Some interesting thermal results from the Galway passive house yesterday. First is that a thermal camera is deceptive at telling you how well insulated a house is. Below is the system built timber passive house we saw in infra red and visible, the temperature range goes between 3.0 C and 10.4 C, the walls are clearly 8.3 C. The third picture is my house last night, temperature range is nearly the same 3.0 C to 10.6 C with the walls at 8.2 C.
Final little demo of my new thermal camera is looking at the ceiling of the front room many hours after the heating has turned off. The FLIR One's camera is, as you've no doubt noticed, very low resolution, about 160 x 120. It also has a frame update rate of no better than 15 fps even when using the unofficial (paid) Android app I'm using below which unlocks quite a few features imposed on the device by US military technology export restrictions (I'm in Europe, so those don't apply to me, but the manufacturer which is US based must comply.
Link shared: https://github.com/ned14/boost-lite/blob/master/cmake/BoostLiteSetupProject.cmake#L9 Nailed this cunning piece of cmake hackery today, so I thought I would share it. It solves the problem of cmake annoyingly not supporting out of the box per-target setting of C++ exceptions on/off, C++ RTTI on/off and whether to use the static or dynamic C++ runtime. It also, very usefully, stops the warning MSVC makes about overriding the C++ exceptions enable that cmake enforces in the core compile flags on MSVC, this is amazingly useful when you turn on error on warnings and your C++ has exceptions disabled.
The holidays are over! Sun is just setting now after our short walk and just about to leave grandpa's for home. I don't return to work full time until Tuesday, but from then onwards it's very much back to the sixty hour weeks until the ACCU conference in April where I'll be presenting again this year. I think I'll be taking a break from CppCon this year so no Seattle in September, I don't have the free time this year to prepare material for it.
Link shared: https://gist.github.com/ned14/f261bfda5e376959ab3588242df0a1ef Every Christmas I try to get some essential technical infrastructure maintenance done, and most years it turns into something quite technically tricky which isn't easy to fix and usually involves writing a complex Python program in an area far from my normal expertise to solve. This is one such year. It's good training, and worth writing here about. For fifteen plus years now, my email client has been good old Win3.1 era Pegasus Mail (http://www.pmail.com/) which now contains maybe 30k archived emails.
Drove the old year 2000 Focus for the first time in a month today. It was driving weird, then went into limp home mode where there is no engine power to prevent damage which makes taking off at junctions at roundabouts no fun. So I plugged in my newly acquired ELM327 USB cable from eBay for a few quid that lets my laptop talk to the car's on-board computers. Turns out cylinder 3 is not firing, so the ECU put the car into emergency limp home mode.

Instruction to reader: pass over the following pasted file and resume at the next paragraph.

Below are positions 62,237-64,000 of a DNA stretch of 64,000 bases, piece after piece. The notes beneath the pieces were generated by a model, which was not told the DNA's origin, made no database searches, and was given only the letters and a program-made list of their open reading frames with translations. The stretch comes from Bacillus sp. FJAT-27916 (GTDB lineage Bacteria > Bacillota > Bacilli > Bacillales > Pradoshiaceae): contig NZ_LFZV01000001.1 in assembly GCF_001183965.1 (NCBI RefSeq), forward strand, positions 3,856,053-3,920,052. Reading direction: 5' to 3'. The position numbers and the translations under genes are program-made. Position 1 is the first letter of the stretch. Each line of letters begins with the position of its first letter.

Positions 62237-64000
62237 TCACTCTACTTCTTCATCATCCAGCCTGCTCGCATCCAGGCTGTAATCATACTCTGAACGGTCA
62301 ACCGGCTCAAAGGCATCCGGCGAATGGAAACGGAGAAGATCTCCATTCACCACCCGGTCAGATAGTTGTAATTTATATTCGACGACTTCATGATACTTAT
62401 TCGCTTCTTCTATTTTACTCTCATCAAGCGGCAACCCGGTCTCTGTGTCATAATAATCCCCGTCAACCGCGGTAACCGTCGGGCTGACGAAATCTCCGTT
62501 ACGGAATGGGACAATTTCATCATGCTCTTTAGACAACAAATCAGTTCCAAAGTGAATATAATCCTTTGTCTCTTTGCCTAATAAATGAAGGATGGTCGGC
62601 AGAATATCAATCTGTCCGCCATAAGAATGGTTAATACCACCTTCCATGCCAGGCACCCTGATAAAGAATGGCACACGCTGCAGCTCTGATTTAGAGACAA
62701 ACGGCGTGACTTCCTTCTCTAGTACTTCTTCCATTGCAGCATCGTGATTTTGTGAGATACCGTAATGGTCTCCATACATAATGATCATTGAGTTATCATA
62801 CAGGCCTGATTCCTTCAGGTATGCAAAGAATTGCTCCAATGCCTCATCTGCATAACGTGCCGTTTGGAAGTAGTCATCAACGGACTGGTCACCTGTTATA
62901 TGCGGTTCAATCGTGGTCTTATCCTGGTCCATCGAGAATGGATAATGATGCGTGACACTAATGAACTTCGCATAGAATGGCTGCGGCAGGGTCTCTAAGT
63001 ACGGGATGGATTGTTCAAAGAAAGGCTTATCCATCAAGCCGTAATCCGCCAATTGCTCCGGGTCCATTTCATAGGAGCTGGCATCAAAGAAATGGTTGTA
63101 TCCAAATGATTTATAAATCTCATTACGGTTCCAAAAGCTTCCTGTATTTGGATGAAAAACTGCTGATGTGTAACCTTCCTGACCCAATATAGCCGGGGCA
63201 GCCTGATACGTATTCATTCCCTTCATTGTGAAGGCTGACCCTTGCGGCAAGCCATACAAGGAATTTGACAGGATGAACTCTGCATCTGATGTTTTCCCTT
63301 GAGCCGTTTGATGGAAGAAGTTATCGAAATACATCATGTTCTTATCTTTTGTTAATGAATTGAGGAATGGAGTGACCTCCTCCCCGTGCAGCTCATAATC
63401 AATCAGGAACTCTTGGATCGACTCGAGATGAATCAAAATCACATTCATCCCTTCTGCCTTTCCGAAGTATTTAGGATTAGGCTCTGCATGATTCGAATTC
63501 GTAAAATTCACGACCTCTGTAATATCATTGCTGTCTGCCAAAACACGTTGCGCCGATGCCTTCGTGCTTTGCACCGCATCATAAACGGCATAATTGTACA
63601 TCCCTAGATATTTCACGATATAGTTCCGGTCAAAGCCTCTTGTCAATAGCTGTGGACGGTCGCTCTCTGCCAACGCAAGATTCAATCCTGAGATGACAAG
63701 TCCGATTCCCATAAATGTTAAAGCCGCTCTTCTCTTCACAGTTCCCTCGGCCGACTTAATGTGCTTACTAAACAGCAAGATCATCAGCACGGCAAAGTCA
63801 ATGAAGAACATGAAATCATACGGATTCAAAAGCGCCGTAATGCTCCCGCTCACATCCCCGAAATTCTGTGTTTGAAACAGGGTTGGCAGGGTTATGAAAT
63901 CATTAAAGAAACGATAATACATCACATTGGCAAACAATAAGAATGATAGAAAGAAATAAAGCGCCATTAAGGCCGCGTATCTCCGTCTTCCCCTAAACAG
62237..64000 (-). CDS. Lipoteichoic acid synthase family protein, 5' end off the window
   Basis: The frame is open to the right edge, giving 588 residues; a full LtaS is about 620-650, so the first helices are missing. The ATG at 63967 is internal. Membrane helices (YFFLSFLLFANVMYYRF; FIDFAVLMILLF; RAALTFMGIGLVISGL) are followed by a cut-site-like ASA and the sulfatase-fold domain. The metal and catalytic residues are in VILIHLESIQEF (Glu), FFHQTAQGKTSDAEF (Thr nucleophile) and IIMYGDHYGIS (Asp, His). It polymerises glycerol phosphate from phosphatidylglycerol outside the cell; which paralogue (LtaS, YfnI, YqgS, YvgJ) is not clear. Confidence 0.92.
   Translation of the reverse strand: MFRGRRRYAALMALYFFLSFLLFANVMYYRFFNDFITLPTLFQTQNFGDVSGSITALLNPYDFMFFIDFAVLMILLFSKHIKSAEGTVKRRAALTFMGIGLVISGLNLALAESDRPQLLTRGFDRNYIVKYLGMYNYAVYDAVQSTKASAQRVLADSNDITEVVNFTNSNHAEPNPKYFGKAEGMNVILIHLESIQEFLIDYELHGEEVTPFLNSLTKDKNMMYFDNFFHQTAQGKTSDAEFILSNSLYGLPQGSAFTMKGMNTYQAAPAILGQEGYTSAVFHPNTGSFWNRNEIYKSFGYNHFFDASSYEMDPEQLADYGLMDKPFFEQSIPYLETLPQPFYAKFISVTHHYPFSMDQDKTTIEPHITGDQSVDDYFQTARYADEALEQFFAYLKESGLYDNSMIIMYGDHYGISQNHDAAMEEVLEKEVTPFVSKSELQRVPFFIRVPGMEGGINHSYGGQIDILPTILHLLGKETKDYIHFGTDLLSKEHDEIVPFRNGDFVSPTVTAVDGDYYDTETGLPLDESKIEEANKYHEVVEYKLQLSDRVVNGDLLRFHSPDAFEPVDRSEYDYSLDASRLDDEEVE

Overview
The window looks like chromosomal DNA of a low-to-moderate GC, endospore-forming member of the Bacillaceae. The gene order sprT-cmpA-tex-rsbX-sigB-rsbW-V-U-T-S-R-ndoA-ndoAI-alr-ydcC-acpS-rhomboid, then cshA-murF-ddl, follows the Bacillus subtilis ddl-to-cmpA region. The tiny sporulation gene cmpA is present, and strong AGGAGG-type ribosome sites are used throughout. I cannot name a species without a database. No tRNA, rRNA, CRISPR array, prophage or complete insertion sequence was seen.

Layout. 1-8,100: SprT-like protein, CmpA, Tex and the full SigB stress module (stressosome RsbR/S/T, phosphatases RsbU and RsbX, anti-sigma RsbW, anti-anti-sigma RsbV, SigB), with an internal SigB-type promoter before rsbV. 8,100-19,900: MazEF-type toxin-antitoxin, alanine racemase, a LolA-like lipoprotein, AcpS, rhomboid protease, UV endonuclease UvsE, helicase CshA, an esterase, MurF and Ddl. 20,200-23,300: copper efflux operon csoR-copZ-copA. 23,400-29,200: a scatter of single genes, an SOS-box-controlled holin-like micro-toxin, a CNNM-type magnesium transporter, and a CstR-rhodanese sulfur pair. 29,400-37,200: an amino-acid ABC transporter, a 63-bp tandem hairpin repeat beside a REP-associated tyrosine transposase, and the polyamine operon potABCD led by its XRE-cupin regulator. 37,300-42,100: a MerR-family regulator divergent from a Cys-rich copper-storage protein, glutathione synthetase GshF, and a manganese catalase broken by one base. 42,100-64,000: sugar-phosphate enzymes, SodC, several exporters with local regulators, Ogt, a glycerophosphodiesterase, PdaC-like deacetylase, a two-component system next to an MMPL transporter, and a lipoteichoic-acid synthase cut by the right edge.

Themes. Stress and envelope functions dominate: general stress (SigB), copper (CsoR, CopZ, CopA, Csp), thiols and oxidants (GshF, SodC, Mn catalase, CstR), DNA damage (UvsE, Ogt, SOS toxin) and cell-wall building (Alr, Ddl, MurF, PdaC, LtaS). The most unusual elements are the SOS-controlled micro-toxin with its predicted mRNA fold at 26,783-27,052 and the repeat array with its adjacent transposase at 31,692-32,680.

Finished running some benchmarks comparing my new MacBook Pro 13 with Touchbar and my old Dell E6410. My 2016 MacBook has a 3.3 Ghz (turbo 3.5 Ghz) Skylake CPU with 16Gb of DDR3-2133 RAM. My 2010 Dell E6410 has a 2.53 Ghz (turbo 3.0 Ghz) Nehelem CPU with 4Gb of DDR3-1066 RAM. The former cost me nearly €3,000, the latter €550 as it was a retired ex-corporate laptop I bought from eBay US in 2014 for €160 and I bought it a new battery, charger, SSD etc as ex-corporates don't come with any of those.
Grrr I bought a just released MacBook Pro 13 some weeks ago and I've been having one hell of a time persuading it to run Windows. Firstly, you need to use and only use the Consumer Win10 ISO preferably in US only. Anything else tends to cause Bootcamp Installer to crash out randomly, or to bork the install such that the installed Windows won't boot. Secondly, once Windows boots up you'll find it won't connect to any 5Ghz 801.11n network.
Been awaiting the MacBook Pro announcement last night for a long time seeing as my six year old ex-corporate self-refurbished Dell laptop is getting a little long in the tooth. Here's the rough price breakdown in Euros, all ex VAT as it'll be my business buying them, all systems have 16Gb of RAM and a 512Gb SSD: Late 2016 MBP 13 with touch bar 3.1Ghz i5 CPU: €2162 Late 2016 MBP 13 without touch bar 2.4Ghz i7 CPU: €2105 For comparison the latest Dell XPS 13 which is probably a superior machine all round apart from the lack MacOS: Dell XPS 13 2.7Ghz i7 CPU: €1463 (one third cheaper) From eBay second hand just searched there now: Early 2015 MBP 13 3.1Ghz i7 CPU: €1700 (20% cheaper) Mid 2014 MBP 13 3.0Ghz i7 CPU: €1330 (38% cheaper) Late 2013 MBP 13 2.6Ghz i5 CPU: €990 (54% cheaper) That late 2013 MBP is still a Haswell CPU and so has great battery life unlike the earlier MBPs.
Google has just announced its Pixel and Pixel XL phones to replace the Nexus series. Looks like they didn't learn from the way overpriced Nexus 6 fiasco where they couldn't shift any units until they lopped €250 off the price: €869 for the Pixel 128Gb and a whole €1009 for the Pixel XL 128Gb! Pardon the expletive, but they can fuck right off with that sort of pricing when a brand new 2015 Nexus 6P 64Gb is going for €450 and is barely lower specced to the Pixel XL, certainly in no way you'll ever notice.